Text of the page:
For most of us, asking for a raise isn't an easy thing to do.  And getting turned down just once makes some a little reluctant to ask again.  A recent study found that only 44% of women and 48% of men have ever asked for a raise.But if you expect to get one, you pretty much have to ask.  And 85% of the people who did, ended up getting one.

Step one is finding the guts to ask for one.  And once you've done that, here are three tricks from Business Insider that can help you out.

1.  YOU need to make the first offer.  That way you give your boss somewhere to work down from.  If you let THEM offer a certain amount, that's what you'll get.  It's pretty tough to negotiate UP.

2.  Don't use round numbers.  For example, instead of saying you want to make $65,000 a year, say 65,600.  And justify the weird number however you want to.  Maybe it's exactly a 15% raise or something.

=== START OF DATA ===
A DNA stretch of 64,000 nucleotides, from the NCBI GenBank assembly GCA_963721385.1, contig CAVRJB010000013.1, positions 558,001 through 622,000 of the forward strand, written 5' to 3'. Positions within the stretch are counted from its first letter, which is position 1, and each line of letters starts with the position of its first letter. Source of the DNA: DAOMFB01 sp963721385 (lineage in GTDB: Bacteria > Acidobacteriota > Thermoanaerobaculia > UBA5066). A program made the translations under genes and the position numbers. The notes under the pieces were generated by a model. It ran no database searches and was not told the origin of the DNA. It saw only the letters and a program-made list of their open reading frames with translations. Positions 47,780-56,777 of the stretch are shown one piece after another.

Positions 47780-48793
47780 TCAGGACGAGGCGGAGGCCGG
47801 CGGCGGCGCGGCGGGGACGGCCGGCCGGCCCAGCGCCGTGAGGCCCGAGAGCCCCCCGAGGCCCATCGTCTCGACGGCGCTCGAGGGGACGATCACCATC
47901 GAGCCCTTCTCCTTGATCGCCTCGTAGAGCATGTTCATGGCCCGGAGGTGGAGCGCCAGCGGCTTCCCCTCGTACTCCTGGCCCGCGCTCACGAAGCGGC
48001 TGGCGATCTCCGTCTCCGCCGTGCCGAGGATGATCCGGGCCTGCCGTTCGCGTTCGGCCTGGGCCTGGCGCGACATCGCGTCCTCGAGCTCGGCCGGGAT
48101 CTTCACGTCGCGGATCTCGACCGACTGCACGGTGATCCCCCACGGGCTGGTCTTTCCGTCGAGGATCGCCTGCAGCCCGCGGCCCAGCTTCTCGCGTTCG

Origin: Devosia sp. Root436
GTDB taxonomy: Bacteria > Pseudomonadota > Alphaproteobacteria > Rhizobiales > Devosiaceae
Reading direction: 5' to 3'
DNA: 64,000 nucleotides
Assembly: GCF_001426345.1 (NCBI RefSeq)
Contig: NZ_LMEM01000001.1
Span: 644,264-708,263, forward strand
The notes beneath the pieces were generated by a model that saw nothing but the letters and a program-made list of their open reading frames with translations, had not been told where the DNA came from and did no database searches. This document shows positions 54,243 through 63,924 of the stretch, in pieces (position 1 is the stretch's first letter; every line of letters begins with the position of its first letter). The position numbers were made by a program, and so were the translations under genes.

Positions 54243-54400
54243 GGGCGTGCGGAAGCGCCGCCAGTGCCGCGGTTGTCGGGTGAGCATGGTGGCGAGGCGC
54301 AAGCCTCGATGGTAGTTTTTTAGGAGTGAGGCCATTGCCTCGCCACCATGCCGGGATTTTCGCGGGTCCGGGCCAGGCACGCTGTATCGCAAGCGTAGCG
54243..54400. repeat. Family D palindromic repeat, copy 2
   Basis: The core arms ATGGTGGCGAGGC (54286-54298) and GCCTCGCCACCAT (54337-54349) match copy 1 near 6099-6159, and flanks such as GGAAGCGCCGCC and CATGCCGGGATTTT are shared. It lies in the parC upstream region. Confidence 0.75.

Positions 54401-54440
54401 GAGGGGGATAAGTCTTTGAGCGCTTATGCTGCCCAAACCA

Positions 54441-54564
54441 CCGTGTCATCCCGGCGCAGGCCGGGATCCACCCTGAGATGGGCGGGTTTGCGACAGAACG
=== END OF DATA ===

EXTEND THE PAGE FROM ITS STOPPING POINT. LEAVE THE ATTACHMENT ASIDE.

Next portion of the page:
A study last year found that if you use a round number like $65,000, there's a good chance they'll cut it way down to another round number, like $60,000.  But if you say a weird number like 65,600, they won't cut as much, and might counteroffer with 65,000.

3.  Ask for a raise DURING a big project, not after it's done.  A study in 2011 found that managers actually value their employees more DURING a project than after it's finished.  Even if you did a really good job on it.

(TSM Media)

Good luck, my friend!